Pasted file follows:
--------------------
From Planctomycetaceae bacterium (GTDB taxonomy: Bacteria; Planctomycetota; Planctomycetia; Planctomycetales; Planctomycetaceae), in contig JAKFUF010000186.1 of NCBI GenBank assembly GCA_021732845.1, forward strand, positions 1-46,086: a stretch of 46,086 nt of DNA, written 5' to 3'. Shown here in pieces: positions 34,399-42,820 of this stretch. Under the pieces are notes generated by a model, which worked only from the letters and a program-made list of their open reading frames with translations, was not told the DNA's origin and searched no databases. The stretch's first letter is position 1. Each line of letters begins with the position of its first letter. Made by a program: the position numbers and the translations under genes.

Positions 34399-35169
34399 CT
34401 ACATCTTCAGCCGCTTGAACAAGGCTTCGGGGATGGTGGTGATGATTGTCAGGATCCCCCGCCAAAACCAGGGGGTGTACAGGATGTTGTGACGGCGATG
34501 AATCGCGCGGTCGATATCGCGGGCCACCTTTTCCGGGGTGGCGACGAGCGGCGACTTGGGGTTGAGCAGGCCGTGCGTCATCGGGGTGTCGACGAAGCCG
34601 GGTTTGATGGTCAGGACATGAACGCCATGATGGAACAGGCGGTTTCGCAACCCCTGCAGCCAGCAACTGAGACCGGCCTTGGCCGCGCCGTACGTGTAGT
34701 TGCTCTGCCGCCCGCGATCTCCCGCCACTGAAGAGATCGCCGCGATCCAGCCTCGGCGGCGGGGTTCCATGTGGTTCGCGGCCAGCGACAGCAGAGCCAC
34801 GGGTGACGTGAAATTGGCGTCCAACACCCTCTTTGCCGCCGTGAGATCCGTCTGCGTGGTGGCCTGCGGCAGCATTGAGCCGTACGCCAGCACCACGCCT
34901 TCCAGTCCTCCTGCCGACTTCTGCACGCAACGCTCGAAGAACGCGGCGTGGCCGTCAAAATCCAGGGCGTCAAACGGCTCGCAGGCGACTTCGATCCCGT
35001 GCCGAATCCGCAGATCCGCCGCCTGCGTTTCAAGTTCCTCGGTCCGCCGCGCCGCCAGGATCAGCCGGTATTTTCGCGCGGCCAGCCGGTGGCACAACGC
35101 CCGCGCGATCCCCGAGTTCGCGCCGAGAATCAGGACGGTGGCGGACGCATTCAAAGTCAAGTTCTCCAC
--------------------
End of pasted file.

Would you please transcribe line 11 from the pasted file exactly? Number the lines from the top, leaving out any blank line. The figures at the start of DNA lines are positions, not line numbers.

35101 CCGCGCGATCCCCGAGTTCGCGCCGAGAATCAGGACGGTGGCGGACGCATTCAAAGTCAAGTTCTCCAC